Rob Hopkins

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Rob Hopkins
Voices of Transition Rob Hopkins (cropped).png
Rob Hopkins in the film Voices of Transition (2013).
Known for Environmental activist

Rob Hopkins is an independent activist and writer on environmental issues, based in Totnes, England. He is best known as the founder and figurehead of the Transition movement, which he initiated in 2005, and has written four books in support of Transition: The Transition Handbook (2008), The Transition Companion (2011),The Power of Just Doing Stuff (2013) and 21 Stories of Transition (2015).[1][2] According to Bill McKibben, "there’s no one on earth who’s just done more stuff – and inspired more doing – than Rob Hopkins".

Early family life and background (1968-1996)[edit]

Born in Chiswick, London, Rob grew up in London until the age of 12, when he moved to Wiltshire, attending St John's School, before then moving to Bristol where he went to the Bristol Waldorf School for 2 years, followed by Henbury School to do A'Levels. This was followed by an Art Foundation course at Bower Ashton Art College, also in Bristol.

From 1988, he spent two and a half years living at Istituto Lama Tsong Khapa, a Tibetan Buddhist monastery in Tuscany, Italy, working as the House Manager. From here he then spent a year travelling in India, Pakistan (including a visit to the Hunza Valley), China, Tibet, Hong Kong and then back to India where he met Emma, who has been his partner since then. They settled in Bristol, where Rob did a degree in 'Environmental Quality & Resource Management' at the University of the West of England, and also undertook his Permaculture Design Course.

He has been married to Emma since 2007 (although they have been together since 1991), and they have four sons, Rowan, Finn, Cian and Arlo.[3]

Ireland (1996-2005)[edit]

With students at Kinsale FEC, July 2005.

In 1996, Rob and his young family moved to south west Ireland, to West Cork. He initially worked with An Taisce West Cork, writing and illustrating a booklet called 'Woodlands for West Cork!'. He began teaching permaculture, initially as short courses, and building up to running full design courses, initially as an evening class. Together with another family, he and Emma set up Baile Dulra Teoranta, a charity, with the intention of creating an ecovillage project. In 1999, with another family, they bought The Hollies, a farm near Castletown, Enniskeane. After a few years, they were granted the first planning permission for an ecovillage development.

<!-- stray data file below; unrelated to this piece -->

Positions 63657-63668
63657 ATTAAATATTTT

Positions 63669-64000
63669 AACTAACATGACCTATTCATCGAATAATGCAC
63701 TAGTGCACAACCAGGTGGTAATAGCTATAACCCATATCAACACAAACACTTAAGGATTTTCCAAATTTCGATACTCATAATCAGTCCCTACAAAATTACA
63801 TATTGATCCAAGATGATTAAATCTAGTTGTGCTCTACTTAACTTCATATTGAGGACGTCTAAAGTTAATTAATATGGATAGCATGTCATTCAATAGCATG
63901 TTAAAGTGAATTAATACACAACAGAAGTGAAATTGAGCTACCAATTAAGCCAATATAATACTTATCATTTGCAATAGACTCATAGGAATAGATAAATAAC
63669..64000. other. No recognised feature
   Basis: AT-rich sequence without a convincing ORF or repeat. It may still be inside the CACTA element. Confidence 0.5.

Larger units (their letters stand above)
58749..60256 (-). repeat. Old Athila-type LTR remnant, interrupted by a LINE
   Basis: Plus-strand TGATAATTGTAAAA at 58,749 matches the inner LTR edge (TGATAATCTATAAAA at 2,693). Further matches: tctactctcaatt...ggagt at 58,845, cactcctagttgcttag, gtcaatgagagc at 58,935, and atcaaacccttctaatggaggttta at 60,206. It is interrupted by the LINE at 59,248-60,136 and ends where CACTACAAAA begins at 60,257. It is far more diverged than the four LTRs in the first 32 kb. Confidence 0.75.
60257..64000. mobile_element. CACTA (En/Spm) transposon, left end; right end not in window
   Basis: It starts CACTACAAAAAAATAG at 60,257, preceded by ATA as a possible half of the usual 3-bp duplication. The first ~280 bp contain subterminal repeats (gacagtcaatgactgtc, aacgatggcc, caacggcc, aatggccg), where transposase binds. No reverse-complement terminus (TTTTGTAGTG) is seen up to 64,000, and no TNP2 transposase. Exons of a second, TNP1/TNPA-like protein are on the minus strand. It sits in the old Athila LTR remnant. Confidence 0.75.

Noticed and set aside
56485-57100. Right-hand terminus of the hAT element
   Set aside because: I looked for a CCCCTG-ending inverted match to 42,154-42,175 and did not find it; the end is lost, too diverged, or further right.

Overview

In 2001, he started and taught the Practical Sustainability course at Kinsale Further Education College, initially as a one-year course, and later as the first 2-year Permaculture course in the world. Between 2003 and 2005, the students built the 'Wooden O Theatre', an amphitheatre using local materials. The Hollies ran a series of courses in natural building and built two new cob houses, using local and natural materials. In October 2004, Rob and Emma's house was destroyed in a fire.

In 2004, he became aware of the concept of peak oil, and set his students the task of applying permaculture principles to addressing this challenge. The output of this student project was the ‘Kinsale Energy Descent Action Plan’, which was uploaded to the college website. Much to the surprise of the authors, it was downloaded by interested parties around the world. In July 2005, Kinsale FEC hosted Fuelling the Future, a conference on peak oil and solutions to it.

Transition Town Totnes (2005-present)[edit]

TTT graphic by Wordsmith One.

In 2005, Rob and his family moved to Totnes, England, and there co-founded, with Naresh Giangrande, Transition Town Totnes, the first official Transition Town. The project held its 'Unleashing' event in September 2006. Many projects then began. These include Keeping Totnes Warm, Open Eco Homes and the Eco Homes Fair, Transition Homes, Transition Streets (which won the 2011 Ashden Award for Behaviour Change), the Totnes & District Energy Descent Action Plan (which he co-authored), Food in Community, Grown in Totnes, Incredible Edible Totnes, Nut Tree Planting, Seedy Sisters, Skillshares, Mentoring & Wellbeing Support, the REconomy Centre, the Totnes Local Economic Blueprint, the Local Entrepreneur Forum, the Totnes Pound, Totnes Transition Film Festival, TTT Film Club, Dr Bike, Caring Town Totnes, and Transition Tours.